Suma: How do you balance your family responsibilities and your writing deadlines?

Yamile: Writing is my full time job, and I have a big family composed of five children, several animals, and a husband with a very demanding job. Like his job, writing is also very demanding, so my husband and I are equal partners in taking care of our family and home, and supporting each other in our professional endeavors. My writing time is sacred, just as time with my children is sacred. But we make it work one day at a time.


Suma: What advice would you give to writers facing rejections?

Yamile: My advice is twofold: keep writing and remember the why. My journey until I met my agent was also a long road paved with rejection notes, but in the end, I knew that if I stayed true to my voice, I’d find the right agent. And I did.
The novel my agent signed me with never sold, and I’m grateful that she was interested in my career as a whole and not just a book. My mind is always bubbling with ideas, so by the time the rejections start arriving, I’m already invested in a new story. Because ultimately I didn’t start writing for publication or acclaim. I started writing with a desire to share my vision of the world and to connect with the child living inside me, to hopefully connect with a child reader who could see themselves in the words that come out of my heart. Publishing and writing are such separate elements. Remember why you’re doing this, and pick up your pen, or open the laptop and write.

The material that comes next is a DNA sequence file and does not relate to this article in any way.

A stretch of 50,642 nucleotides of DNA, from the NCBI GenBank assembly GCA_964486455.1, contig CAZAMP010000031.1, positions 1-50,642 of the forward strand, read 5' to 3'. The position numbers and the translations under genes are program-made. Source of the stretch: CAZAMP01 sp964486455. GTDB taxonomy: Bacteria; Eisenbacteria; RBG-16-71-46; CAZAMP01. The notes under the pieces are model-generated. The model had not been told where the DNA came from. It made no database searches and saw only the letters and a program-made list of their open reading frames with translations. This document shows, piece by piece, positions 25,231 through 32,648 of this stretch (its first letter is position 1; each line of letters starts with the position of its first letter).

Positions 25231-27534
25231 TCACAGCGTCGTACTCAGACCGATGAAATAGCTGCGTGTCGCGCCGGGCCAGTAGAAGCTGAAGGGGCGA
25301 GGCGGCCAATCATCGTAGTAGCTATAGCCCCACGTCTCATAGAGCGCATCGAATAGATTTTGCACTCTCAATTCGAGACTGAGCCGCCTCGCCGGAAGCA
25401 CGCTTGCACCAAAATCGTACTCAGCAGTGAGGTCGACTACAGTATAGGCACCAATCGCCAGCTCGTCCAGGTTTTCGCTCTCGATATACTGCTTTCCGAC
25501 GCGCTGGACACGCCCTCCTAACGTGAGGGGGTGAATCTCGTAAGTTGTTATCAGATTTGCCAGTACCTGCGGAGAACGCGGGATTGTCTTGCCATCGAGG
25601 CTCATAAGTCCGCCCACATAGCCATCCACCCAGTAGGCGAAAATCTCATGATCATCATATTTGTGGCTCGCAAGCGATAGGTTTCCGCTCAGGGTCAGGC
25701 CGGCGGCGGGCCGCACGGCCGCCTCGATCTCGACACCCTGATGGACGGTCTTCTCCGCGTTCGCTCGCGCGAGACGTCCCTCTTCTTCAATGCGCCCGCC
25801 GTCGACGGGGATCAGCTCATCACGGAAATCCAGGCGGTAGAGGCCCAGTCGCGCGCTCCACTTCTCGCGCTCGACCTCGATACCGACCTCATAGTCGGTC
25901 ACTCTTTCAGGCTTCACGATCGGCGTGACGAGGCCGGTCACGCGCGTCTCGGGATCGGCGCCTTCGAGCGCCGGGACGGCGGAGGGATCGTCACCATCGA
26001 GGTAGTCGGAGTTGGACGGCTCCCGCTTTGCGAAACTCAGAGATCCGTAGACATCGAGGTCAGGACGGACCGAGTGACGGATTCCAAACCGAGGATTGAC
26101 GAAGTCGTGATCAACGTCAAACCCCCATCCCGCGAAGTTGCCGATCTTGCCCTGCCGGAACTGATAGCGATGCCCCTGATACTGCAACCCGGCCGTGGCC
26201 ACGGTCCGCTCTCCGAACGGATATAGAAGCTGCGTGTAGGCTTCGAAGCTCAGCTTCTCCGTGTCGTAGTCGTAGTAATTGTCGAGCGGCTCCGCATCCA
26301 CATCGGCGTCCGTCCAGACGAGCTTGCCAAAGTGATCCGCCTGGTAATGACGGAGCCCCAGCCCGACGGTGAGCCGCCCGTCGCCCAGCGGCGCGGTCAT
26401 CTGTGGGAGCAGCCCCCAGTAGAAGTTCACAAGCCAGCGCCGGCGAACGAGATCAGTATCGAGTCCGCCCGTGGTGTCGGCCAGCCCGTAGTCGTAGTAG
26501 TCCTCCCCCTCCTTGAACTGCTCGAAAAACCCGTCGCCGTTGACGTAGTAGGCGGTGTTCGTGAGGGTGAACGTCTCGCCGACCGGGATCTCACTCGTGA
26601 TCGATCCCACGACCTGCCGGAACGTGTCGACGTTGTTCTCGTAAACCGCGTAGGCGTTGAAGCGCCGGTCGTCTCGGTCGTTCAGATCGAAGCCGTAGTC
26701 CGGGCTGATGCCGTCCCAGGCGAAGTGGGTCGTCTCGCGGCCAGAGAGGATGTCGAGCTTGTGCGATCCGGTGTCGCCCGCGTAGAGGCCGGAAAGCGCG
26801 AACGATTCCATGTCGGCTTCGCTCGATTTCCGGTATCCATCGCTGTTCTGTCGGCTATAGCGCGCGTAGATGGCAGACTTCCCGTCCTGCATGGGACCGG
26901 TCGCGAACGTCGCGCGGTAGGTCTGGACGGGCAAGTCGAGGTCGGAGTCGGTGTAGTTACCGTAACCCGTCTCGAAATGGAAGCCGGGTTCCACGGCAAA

Suma: Linda, what impressed you about Yamile and her work when you took her on as a client? How would you describe your relationship with Yamile from the beginning to where you are now?

Linda: It’s all in the voice, really. Yamile’s writing has a beautiful, distinctive voice that comes from a genuine place, somewhere that’s as authentic as the creator herself is.

In terms of our relationship, while I’ve been in publishing for about fourteen years now, I was new to agenting when Yamile signed with me several years ago. I’m fortunate that she took a chance on me then, and I think it’s pretty special that we’re growing and learning together as the years pass.


Suma: What is the best line from a query letter or a manuscript or proposal that you read that made you want to sign the author right away?